Tuesday, 11 December 2012
The Tax controversy continues. Now Google is in the frame. And Ireland is still in the dock.
Google now enters the frame regarding the ongoing tax controversy in the UK, Europe and Ireland.
According to The Sunday Independent, it has paid less that 70 million euro tax between 2005 and 2011 on sales of 47 billion through its Irish operations. That's 0.14% tax.
It keeps tax bills low through royalty payments filtered through Ireland, the Netherlands and then eventually....Bermuda. Tax research UK said that Ireland has the "laxest transfer pricing rules of anywhere in Europe" and "Ireland doesn't ask questions of companies that are located there". It would seem we want them so badly, we let them off all the hooks.
France has raided their offices many times and slapped Google with a 1.68 billion tax bill on the other hand. Italy are doing something similar and have told parliament that they have found millions in undeclared income and unpaid tax.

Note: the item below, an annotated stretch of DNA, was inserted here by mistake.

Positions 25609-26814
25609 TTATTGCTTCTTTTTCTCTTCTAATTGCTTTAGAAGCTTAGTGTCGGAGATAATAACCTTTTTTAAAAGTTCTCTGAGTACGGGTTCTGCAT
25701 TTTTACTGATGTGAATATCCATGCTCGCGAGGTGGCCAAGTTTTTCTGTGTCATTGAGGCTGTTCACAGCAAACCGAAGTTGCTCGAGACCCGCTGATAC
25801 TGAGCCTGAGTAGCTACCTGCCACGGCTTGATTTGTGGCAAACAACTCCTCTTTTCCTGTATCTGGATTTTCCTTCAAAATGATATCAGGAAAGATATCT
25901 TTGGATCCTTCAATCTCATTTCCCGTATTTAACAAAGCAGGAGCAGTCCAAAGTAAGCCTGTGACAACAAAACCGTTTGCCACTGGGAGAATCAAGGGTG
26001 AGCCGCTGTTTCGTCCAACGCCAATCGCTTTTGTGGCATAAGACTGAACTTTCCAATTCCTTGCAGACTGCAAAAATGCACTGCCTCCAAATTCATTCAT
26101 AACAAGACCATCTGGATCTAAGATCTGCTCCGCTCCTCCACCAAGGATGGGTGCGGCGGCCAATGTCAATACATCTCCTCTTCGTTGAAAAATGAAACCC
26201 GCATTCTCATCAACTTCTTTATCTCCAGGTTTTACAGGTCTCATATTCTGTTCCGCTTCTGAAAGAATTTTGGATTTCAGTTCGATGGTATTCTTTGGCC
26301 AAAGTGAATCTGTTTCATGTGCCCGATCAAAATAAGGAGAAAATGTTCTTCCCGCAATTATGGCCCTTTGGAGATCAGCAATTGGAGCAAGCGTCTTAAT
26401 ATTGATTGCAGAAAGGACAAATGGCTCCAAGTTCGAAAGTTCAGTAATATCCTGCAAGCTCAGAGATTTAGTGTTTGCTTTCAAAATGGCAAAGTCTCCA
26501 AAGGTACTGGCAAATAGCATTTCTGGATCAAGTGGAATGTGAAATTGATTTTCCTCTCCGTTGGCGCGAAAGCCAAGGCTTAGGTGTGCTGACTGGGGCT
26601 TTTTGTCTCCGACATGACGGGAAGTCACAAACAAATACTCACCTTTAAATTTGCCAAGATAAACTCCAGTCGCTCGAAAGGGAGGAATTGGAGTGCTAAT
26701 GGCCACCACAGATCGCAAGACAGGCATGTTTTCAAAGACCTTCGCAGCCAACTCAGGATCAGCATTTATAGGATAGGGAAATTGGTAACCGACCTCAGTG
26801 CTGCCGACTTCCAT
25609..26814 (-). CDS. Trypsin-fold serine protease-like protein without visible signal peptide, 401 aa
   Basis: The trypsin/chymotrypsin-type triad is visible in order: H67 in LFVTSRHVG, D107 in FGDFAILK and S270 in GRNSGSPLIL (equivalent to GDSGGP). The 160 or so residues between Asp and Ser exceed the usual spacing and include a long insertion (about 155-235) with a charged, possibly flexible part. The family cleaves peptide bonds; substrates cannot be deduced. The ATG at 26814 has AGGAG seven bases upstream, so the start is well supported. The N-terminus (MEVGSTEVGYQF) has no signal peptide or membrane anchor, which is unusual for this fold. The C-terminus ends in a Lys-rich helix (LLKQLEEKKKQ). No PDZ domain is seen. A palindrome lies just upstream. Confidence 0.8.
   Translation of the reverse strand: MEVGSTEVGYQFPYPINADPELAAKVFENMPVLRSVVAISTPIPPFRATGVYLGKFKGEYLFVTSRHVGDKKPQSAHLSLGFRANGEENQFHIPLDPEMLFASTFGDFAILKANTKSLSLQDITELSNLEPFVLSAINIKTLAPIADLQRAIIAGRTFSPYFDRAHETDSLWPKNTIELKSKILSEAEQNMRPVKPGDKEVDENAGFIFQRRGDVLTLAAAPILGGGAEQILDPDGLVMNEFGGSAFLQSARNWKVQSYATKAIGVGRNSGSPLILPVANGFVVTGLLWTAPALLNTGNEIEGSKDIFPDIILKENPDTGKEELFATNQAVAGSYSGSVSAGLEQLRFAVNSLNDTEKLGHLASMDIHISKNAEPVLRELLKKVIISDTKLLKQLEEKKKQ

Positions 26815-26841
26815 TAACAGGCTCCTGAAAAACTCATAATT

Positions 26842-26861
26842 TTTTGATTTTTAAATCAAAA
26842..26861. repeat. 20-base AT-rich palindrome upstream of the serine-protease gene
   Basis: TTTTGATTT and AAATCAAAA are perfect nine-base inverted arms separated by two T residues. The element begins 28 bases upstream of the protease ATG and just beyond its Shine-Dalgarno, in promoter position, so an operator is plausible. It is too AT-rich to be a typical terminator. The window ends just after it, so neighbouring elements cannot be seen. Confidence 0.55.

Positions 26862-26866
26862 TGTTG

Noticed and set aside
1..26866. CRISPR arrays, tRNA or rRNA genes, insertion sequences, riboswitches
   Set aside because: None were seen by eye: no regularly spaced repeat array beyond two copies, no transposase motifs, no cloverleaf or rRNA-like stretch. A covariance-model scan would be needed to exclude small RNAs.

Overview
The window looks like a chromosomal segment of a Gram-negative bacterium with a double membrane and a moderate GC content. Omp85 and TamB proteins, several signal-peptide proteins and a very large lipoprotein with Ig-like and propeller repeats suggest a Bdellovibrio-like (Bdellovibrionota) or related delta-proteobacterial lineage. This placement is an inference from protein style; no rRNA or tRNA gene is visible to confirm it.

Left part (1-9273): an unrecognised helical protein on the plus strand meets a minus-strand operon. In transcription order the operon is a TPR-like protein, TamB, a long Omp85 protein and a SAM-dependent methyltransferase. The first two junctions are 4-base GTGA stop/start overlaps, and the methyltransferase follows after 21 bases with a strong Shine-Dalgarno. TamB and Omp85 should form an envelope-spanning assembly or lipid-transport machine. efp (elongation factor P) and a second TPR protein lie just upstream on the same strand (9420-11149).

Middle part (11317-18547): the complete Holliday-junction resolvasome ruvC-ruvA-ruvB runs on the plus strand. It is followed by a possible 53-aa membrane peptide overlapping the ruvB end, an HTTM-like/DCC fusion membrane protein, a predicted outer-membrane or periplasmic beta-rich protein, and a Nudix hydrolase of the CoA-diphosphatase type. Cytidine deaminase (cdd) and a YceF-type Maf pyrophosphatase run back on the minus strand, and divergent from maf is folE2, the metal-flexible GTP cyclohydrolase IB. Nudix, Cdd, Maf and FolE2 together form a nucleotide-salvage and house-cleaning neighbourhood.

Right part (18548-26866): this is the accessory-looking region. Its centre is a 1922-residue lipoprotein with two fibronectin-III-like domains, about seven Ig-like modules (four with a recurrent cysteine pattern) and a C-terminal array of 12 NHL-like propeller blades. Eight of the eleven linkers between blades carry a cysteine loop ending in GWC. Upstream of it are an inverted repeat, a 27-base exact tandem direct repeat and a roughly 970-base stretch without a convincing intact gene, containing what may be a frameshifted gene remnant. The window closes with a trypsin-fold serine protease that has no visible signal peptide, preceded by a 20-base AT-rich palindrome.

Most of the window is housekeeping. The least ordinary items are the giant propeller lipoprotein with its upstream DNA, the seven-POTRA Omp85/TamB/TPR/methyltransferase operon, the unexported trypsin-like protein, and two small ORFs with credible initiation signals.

A British parliamentary body have dubbed Google's tax practices, with notable reference to Ireland as "utterly immoral" because tax avoidance is not illegal per se.
Google is shifting income from where they do business to tax shelters - Ireland being Europe's biggest. The Starbucks issue is really bringing all this into focus and will lead to changes in international law.
Google Inc., the holding company for example was able to only pay 2.5 billion tax on 26 billion of profits in 2011. Not bad eh?
There's no doubt Google do comply with all Irish tax regulation but this is what is being called into question. Ireland and a tax regime that helps large multinationals avoid tax elsewhere.
The whole saga is unravelling and Ireland is starting to look like the con of Europe. Our European partners will not let us away with this any longer.